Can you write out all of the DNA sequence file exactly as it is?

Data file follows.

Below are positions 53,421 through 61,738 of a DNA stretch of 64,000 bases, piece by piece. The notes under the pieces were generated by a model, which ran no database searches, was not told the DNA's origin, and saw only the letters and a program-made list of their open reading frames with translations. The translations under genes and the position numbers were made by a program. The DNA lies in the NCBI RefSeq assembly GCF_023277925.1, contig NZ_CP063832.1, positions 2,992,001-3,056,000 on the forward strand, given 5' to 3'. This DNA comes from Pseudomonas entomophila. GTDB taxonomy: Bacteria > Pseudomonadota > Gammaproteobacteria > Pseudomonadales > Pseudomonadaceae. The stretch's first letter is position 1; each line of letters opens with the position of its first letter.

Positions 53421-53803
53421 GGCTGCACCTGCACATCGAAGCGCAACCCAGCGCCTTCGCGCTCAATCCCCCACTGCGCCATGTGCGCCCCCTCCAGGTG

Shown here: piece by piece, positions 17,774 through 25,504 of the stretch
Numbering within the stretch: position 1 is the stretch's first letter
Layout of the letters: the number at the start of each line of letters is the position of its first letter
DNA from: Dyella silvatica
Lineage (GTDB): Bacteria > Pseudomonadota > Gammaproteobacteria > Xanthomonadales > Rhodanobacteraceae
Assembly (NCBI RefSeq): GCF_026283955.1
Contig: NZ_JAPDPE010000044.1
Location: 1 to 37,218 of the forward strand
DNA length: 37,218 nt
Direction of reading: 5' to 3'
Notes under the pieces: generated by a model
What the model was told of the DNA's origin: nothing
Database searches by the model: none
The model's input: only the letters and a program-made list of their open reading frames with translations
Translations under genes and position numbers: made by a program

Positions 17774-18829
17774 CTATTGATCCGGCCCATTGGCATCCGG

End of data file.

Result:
Below are positions 53,421 through 61,738 of a DNA stretch of 64,000 bases, piece by piece. The notes under the pieces were generated by a model, which ran no database searches, was not told the DNA's origin, and saw only the letters and a program-made list of their open reading frames with translations. The translations under genes and the position numbers were made by a program. The DNA lies in the NCBI RefSeq assembly GCF_023277925.1, contig NZ_CP063832.1, positions 2,992,001-3,056,000 on the forward strand, given 5' to 3'. This DNA comes from Pseudomonas entomophila. GTDB taxonomy: Bacteria > Pseudomonadota > Gammaproteobacteria > Pseudomonadales > Pseudomonadaceae. The stretch's first letter is position 1; each line of letters opens with the position of its first letter.

Positions 53421-53803
53421 GGCTGCACCTGCACATCGAAGCGCAACCCAGCGCCTTCGCGCTCAATCCCCCACTGCGCCATGTGCGCCCCCTCCAGGTG

Shown here: piece by piece, positions 17,774 through 25,504 of the stretch
Numbering within the stretch: position 1 is the stretch's first letter
Layout of the letters: the number at the start of each line of letters is the position of its first letter
DNA from: Dyella silvatica
Lineage (GTDB): Bacteria > Pseudomonadota > Gammaproteobacteria > Xanthomonadales > Rhodanobacteraceae
Assembly (NCBI RefSeq): GCF_026283955.1
Contig: NZ_JAPDPE010000044.1
Location: 1 to 37,218 of the forward strand
DNA length: 37,218 nt
Direction of reading: 5' to 3'
Notes under the pieces: generated by a model
What the model was told of the DNA's origin: nothing
Database searches by the model: none
The model's input: only the letters and a program-made list of their open reading frames with translations
Translations under genes and position numbers: made by a program

Positions 17774-18829
17774 CTATTGATCCGGCCCATTGGCATCCGG